By Julia Kurnia, Director Zidisha
Our longest serving volunteer staff member, Kara Kaminski, began an exciting new job this month: designing and leading a massive poverty intervention project for Dare to Dream, a leader in developing promising technology-based financial products for low-income communities.
Kara began volunteering with Zidisha in 2011, before we had raised our first $100,000. Though she was working at a paid job while completing a graduate degree, she gave generously of her time and energy, taking responsibility for preparing loan disbursements and entering repayments in our website each day. She also took the initiative to design quarterly performance reports, which allowed us to track our growth and portfolio quality statistics over time.
Through her work with Zidisha Kara came into contact with Seva Mandir, a solid community development NGO in India, which had hosted my first internship in a developing country many years ago. Over the summer of 2012 Kara joined Seva Mandir in executing a vast study aimed at improving the seasonal targeting of food aid in famine-prone areas, teaching herself Hindi to facilitate household interviews.
Despite a rigorous travel schedule and many late nights analyzing data, Kara continued her Zidisha responsibilities while in India. Day in and day out, loan disbursements were sent and repayments recorded in our website with unfailing accuracy.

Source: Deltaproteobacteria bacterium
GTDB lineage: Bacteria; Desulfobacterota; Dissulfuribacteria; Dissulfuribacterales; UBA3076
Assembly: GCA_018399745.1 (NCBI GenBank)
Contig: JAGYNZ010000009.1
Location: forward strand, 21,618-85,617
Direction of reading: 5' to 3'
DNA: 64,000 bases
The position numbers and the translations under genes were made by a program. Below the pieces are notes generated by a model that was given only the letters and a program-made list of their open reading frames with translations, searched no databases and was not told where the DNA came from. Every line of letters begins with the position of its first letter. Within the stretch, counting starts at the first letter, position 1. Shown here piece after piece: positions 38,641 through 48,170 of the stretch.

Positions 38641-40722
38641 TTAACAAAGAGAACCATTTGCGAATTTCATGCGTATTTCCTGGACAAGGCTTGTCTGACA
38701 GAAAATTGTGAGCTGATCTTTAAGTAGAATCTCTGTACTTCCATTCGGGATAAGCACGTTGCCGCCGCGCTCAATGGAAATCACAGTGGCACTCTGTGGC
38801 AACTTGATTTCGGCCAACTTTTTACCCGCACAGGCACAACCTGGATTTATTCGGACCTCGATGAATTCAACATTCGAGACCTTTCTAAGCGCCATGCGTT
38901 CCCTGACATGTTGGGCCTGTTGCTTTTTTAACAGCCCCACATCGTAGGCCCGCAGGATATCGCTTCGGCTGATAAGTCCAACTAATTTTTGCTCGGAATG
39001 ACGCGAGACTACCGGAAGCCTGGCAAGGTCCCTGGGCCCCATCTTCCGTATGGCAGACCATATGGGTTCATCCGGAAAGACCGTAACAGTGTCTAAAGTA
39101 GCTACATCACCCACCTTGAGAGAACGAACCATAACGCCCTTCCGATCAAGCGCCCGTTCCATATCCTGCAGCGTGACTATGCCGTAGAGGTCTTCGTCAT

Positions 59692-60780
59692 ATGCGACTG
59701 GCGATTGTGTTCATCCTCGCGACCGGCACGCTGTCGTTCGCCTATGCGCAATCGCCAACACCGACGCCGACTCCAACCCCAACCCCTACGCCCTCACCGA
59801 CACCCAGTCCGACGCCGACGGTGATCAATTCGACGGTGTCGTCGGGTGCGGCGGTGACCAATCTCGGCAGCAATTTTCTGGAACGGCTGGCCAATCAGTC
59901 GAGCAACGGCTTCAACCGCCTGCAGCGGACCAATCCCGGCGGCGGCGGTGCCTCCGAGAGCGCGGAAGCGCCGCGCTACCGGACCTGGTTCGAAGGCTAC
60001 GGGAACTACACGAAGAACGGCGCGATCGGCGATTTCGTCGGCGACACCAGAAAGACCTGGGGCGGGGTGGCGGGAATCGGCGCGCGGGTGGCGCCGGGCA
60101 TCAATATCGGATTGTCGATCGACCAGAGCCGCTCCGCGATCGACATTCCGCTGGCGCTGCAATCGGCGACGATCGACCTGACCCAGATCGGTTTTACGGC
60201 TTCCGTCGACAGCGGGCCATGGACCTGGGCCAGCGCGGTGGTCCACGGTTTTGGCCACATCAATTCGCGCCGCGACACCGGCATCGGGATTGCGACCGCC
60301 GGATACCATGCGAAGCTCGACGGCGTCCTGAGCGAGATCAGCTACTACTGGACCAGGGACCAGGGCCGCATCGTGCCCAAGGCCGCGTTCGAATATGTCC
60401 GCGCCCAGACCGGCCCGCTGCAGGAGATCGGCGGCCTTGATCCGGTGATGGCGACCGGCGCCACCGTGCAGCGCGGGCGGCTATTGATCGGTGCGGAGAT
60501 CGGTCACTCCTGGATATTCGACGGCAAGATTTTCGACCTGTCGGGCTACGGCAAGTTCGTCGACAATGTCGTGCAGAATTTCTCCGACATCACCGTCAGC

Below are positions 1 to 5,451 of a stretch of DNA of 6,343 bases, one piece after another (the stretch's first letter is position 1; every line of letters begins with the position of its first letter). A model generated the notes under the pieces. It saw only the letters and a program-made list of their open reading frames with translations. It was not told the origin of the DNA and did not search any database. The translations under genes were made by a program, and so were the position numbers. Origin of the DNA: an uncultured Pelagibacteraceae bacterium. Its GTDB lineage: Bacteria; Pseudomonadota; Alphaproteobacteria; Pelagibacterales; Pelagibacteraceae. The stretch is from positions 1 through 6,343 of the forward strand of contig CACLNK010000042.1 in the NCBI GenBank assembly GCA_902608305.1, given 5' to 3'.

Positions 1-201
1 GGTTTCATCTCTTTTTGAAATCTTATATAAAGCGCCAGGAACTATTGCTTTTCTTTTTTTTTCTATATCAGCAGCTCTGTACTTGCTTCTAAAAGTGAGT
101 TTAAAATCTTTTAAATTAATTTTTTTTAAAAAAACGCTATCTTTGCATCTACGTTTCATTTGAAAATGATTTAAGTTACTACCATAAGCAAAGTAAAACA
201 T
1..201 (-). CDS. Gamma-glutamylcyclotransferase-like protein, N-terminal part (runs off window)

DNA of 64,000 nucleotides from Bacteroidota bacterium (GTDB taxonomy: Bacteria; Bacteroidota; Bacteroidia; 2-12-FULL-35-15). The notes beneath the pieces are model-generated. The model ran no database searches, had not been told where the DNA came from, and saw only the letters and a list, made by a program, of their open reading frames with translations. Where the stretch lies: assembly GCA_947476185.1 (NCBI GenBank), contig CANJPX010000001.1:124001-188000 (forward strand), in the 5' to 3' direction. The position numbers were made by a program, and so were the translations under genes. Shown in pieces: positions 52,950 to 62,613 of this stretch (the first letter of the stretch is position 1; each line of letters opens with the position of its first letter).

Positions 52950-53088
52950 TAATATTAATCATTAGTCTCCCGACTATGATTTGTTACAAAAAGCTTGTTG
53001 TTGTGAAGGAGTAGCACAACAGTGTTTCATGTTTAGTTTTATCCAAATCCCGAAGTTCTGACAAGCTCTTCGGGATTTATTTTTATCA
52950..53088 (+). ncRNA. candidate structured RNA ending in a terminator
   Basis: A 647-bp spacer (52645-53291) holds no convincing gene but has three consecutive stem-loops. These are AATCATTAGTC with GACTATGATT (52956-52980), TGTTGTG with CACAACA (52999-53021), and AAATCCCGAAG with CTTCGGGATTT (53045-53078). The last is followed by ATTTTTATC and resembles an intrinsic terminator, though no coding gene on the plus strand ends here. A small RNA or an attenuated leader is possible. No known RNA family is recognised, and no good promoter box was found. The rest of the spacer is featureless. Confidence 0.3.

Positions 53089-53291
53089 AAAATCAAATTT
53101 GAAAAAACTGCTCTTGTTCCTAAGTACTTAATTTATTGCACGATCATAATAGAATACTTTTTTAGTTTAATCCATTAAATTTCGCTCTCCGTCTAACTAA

Upon her return to the US, Kara leveraged her rapidly growing expertise in household interview and statistical analysis to design an impact evaluation study for Zidisha’s Kenya program. This project became the subject of her graduate thesis, and Kara continues to supervise it to completion.
I’ve always been amazed by Kara’s extraordinary dedication and generosity. She has spent her graduate-school years building a level of analytical skills that few others possess, and giving freely of that expertise to (as she puts it) “tackling the world’s poverty barriers one project at a time.”
I don’t know where exactly Kara’s career will take her, but I am sure she will continue to leave an oversized mark on the world, and on the communities that benefit from her work.